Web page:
Each hero’s turn has three phases: the Hero Phase, the Exploration Phase, and the Villain Phase. The Hero Phase is when the hero can move and attack. The Exploration Phase is when a hero can open up a new tile if they are on a tile edge (except for the Ranger, who can open new tiles from anywhere in the tile that has an unexplored edge). If a new tile is opened, it is placed with the arrow on the new tile facing the edge that opened it. If the arrow is white, a new monster is drawn and placed on the new tile; however, if the arrow is black an encounter card is drawn on top of placing a new monster. The last phase, The Villain Phase, is when the player draws an encounter card if they did not open a tile, activates all their monsters and follows their actions listed on their card, and activates the scenario’s villain if one is in play.

Every attack and power in the game gives a certain bonus to a d20 roll. This roll is the base mechanic for all combat in the game, 1d20+bonus versus the target’s AC. When a monster is defeated the active hero gets to draw a new treasure card, and gets to put the monster’s card into the group’s communal experience pot. Experience is used to buy-off encounter cards to keep them from happening, and to level the hero from level 1 to 2 if the hero rolls a natural 20. When a hero is brought to 0 HP, and is still at 0 at the beginning of their next turn they must use one of the group’s Surge Tokens to heal themselves their Surge Value in HP. If no surge tokens are left, the hero dies, which means the game is over and the heroes lose.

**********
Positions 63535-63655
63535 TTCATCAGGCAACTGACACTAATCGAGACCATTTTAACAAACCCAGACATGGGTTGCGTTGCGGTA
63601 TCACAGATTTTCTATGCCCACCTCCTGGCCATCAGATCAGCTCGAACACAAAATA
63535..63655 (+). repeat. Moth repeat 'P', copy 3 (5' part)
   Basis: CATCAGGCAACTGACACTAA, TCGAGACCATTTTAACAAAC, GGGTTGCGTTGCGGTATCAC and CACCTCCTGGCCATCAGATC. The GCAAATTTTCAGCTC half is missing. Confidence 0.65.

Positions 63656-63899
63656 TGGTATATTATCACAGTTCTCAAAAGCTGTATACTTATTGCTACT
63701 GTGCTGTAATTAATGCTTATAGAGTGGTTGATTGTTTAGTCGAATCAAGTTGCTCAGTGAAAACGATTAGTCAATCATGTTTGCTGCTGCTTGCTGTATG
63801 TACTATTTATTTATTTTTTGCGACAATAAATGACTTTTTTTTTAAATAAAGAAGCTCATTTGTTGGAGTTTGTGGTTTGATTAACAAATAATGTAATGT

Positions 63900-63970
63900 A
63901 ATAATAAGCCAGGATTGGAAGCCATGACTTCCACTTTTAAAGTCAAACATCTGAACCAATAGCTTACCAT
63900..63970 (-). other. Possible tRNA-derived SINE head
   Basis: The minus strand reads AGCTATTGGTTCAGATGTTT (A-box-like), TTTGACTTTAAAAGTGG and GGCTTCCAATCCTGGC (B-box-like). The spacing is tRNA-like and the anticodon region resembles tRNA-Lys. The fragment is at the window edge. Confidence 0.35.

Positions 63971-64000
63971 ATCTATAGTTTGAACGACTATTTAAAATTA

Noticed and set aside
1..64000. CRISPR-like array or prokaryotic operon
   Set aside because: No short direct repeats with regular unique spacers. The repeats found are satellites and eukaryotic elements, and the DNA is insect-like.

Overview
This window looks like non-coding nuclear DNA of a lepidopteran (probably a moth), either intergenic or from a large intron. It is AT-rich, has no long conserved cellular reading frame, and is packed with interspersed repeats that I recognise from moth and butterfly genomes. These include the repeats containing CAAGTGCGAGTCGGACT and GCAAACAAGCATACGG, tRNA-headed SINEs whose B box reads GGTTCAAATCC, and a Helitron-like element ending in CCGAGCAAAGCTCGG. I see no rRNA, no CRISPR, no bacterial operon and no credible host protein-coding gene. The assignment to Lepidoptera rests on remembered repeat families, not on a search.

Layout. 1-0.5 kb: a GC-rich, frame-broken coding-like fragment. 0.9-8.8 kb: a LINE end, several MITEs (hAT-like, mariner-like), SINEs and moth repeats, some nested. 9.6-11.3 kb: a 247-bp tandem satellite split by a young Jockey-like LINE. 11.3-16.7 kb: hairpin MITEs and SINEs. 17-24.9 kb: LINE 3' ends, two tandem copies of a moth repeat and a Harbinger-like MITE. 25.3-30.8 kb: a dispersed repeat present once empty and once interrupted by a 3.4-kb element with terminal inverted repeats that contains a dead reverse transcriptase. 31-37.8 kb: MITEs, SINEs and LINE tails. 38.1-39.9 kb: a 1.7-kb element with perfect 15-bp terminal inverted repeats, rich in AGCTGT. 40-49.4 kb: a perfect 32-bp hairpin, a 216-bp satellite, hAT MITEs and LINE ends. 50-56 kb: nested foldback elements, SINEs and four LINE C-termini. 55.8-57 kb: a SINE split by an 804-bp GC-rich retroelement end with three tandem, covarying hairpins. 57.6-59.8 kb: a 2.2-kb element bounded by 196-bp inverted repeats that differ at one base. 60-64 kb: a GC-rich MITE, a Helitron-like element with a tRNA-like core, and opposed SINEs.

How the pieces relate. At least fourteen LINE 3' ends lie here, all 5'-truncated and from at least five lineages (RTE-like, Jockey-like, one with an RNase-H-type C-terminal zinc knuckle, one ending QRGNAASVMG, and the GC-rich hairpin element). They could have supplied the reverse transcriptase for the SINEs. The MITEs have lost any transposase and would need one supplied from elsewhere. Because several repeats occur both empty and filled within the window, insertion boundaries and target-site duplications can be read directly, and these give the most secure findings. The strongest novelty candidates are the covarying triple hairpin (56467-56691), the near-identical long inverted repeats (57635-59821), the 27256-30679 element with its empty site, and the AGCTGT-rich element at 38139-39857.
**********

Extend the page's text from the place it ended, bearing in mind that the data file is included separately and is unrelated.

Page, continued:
Each scenario presents different exceptions to the rules, and gives the heroes their mission to accomplish for the session. These goals can range from trying to find and destroy a magical artifact to trying to escape the vampire Strahd’s castle before sunset. On top of providing a book of numerous scenarios, the game is designed to let each scenario be replayed over and over again. Two sessions will never seem the same session due to the random tile placement and random monster drawing. Also through my play experiences also proved that part of the fun is seeing what combination of heroes works best for each scenario; it is not always obvious like one might think before giving it a try.

After having played several sessions of the game I can honestly say that I love it. Each session has been a lot of fun, and not just for me, but also several of my family and friends that do not play Dungeons & Dragons. My brother now has my D&D 4E core set in his room because this game made him interested in seeing the full game. He said it reminded him a lot of playing the old Heroquest board game when he was little, except that he had more fun with Castle Ravenloft and its cooperative play without a GM. I can’t wait to see what else is coming in future games in the line. If you are a D&D player who is looking for a quick fix, a D&D player looking to hook others, or even a board gamer who enjoys dungeon-delving games, the Castle Ravenloft Board Game is a perfect purchase for you.

I want more!

Send me emails with awesome news and cool events.

Leave a Reply